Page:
Trouble on the Marsh, Rudyard Kipling
How Kipling found inspiration for his Puck of Pook’s Hill stories that capture the myth and mystery of the wild, watery landscapes near his home.
After his wife Emma’s death in 1913, Thomas Hardy made a pilgrimage to Cornwall to grieve his loss and relive their courtship. This is the first poem he wrote after that journey.
Why go to Saint-Juliot? What's Juliot to me?
I've been but made fancy
By some necromancy
That much of my life claims the spot as its key.
Yes. I have had dreams of that place in the West,
And a maiden abiding
Thereat as in hiding;
Fair-eyed and white-shouldered, broad-browed and brown-tressed.
And of how, coastward bound on a night long ago,
There lonely I found her,
The sea-birds around her,
And other than nigh things uncaring to know.
So sweet her life there (in my thought has it seemed)
That quickly she drew me
To take her unto me,
And lodge her long years with me. Such have I dreamed.
But nought of that maid from Saint-Juliot I see;
Can she ever have been here,
And shed her life's sheen here,
The woman I thought a long housemate with me?
Does there even a place like Saint-Juliot exist?
Or a Vallency Valley
With stream and leafed alley,
Or Beeny, or Bos with its flounce flinging mist?
In March 1870 Thomas Hardy came to St Juliot in north-west Cornwall as a 30-year-old trainee architect, with instructions to measure and survey a dilapidated 14th century church needing restoration. He was greeted at the rectory by Emma Gifford, who was living there with her sister Helen and her brother-in-law, the Rector Holder. Emma was a vibrant beauty with blue eyes, and long ringlets of corn coloured hair that a friend said lent her ‘the look of old pictures in Hampton Court Palace.’ Her speech and manner enchanted Hardy and she struck him as delightfully unrestrained.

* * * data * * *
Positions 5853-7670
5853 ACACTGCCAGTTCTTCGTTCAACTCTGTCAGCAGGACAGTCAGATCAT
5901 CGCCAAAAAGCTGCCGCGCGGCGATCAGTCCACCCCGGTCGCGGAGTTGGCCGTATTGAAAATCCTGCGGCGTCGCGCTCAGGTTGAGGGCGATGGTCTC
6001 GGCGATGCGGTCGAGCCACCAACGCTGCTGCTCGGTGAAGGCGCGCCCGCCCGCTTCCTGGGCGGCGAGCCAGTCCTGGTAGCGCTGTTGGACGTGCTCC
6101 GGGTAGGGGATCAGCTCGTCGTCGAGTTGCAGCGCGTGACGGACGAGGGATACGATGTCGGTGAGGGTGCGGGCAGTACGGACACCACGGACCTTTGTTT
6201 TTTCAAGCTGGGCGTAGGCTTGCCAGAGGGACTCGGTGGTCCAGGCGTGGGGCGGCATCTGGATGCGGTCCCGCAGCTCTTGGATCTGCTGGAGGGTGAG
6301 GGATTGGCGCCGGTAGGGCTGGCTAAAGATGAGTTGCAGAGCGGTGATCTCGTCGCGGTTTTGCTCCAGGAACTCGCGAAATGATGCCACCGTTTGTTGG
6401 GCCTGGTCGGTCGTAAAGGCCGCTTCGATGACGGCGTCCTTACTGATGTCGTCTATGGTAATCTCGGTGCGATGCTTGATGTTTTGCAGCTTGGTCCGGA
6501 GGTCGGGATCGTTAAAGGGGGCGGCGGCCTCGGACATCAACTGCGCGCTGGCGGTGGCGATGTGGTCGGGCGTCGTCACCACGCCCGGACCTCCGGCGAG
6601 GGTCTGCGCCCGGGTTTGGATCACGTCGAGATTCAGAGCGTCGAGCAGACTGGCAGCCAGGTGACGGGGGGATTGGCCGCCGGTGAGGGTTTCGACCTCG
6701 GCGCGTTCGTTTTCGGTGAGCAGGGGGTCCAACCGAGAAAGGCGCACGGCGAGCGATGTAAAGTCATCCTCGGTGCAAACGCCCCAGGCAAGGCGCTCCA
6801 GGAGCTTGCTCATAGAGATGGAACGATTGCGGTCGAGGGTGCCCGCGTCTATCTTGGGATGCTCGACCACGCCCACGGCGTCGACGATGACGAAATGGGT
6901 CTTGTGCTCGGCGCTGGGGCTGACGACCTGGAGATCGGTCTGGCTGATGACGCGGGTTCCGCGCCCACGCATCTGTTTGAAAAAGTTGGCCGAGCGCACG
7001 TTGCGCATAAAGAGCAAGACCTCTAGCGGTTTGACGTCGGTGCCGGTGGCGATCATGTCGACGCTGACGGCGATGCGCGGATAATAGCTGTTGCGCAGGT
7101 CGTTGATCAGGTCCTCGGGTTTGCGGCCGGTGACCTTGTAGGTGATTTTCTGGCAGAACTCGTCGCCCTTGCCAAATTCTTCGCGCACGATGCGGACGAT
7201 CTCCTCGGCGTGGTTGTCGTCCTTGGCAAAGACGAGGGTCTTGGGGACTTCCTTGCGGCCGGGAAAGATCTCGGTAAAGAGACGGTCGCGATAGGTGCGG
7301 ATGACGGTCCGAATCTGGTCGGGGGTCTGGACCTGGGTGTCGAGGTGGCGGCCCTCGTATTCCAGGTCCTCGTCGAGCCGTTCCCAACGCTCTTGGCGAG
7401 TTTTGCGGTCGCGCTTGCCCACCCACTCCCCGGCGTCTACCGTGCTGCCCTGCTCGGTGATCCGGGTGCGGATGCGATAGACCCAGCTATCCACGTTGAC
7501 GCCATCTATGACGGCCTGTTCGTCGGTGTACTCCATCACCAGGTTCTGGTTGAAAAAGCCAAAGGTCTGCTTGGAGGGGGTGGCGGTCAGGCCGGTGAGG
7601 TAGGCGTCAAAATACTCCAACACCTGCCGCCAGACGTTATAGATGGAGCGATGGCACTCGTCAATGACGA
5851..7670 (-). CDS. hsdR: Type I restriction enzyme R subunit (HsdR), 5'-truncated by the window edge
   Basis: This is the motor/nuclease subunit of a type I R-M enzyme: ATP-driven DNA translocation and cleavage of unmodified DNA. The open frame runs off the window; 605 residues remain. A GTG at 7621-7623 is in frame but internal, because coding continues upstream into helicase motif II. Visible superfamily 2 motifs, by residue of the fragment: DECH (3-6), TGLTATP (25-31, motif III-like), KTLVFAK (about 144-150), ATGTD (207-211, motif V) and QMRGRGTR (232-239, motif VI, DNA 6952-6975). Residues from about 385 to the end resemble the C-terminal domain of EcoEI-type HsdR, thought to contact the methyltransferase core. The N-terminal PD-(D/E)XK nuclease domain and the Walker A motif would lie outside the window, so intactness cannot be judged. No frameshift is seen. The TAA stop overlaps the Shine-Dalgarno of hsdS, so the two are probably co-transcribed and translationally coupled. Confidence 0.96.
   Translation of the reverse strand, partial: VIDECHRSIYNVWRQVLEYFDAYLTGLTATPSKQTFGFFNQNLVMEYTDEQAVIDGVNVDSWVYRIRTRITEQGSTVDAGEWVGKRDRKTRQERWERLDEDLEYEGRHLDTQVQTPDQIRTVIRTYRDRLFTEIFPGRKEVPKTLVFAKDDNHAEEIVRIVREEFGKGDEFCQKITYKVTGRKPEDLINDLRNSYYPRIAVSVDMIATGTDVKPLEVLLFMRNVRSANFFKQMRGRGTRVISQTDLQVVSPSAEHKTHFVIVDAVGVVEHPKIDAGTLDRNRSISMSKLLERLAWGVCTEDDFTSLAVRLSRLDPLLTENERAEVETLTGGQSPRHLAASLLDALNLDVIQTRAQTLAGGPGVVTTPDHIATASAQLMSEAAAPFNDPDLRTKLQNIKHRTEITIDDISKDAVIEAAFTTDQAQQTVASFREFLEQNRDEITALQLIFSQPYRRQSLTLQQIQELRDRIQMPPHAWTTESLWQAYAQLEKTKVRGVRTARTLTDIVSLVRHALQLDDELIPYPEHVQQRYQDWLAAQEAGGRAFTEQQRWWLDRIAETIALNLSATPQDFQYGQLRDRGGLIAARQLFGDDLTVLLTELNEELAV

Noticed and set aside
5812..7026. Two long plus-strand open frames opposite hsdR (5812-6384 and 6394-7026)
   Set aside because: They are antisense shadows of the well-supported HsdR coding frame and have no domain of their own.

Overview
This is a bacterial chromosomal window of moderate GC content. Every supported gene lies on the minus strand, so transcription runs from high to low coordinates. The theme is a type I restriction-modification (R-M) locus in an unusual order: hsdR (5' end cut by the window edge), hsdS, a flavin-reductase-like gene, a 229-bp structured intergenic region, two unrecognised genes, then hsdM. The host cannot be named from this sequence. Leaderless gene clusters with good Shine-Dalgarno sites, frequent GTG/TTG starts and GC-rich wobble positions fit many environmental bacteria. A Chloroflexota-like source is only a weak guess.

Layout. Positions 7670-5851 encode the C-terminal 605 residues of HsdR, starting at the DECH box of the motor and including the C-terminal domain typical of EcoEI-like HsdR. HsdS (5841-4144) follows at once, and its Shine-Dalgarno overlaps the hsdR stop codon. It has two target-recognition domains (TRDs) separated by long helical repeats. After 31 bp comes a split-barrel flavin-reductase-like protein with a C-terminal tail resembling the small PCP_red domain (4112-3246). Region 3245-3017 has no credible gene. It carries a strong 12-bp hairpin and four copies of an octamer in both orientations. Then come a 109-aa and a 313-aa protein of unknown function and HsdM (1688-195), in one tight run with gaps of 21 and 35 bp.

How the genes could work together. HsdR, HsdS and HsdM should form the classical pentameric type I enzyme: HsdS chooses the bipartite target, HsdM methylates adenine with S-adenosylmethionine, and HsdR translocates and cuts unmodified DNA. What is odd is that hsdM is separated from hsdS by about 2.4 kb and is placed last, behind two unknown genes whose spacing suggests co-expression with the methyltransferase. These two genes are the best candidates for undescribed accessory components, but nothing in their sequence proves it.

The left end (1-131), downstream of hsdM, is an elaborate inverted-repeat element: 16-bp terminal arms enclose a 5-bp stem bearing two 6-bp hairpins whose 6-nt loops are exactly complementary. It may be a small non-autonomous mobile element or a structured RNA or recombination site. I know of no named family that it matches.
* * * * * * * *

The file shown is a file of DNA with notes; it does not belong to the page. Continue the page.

Emma later wrote that she felt,
…a curious uneasy embarrassment at receiving anyone, especially so necessary a person as the architect: I was immediately arrested by his familiar appearance, as if I had seen him in a dream – his slightly different accent, his soft voice; also I noticed a blue paper sticking out of his pocket.
St Juliot was a small, remote hamlet offering little in the way of social opportunity beyond the occasional clergyman or school inspector so the visit had been eagerly anticipated. Initially Emma found this reticent, socially awkward man in his ‘rather shabby great coat’ who appeared ‘much older than he was’ somewhat unprepossessing. But during his three-day visit they bonded over their love of literature, each wishing to become writers. With pleasure Emma discovered the blue paper in Hardy’s pocket was a poem. Soon she was agreeing with a friend that neither liked handsome men, deciding that ‘clever, well read ones were more to our taste’.
Hardy spent much of his time on the church, but on the third day they went out unaccompanied on the coastal path, Emma on horseback. He was entranced by her boldness as she galloped along the dangerous edge of Beeny Cliff, her hair streaming behind her, ‘wild and free’, an image that would return to haunt him after her death.
Hardy was invited by the Holders to return in August for three weeks. They had blissful hot weather and Emma’s brown dress had been changed for an ‘air-blue gown’. He wrote in his notebook: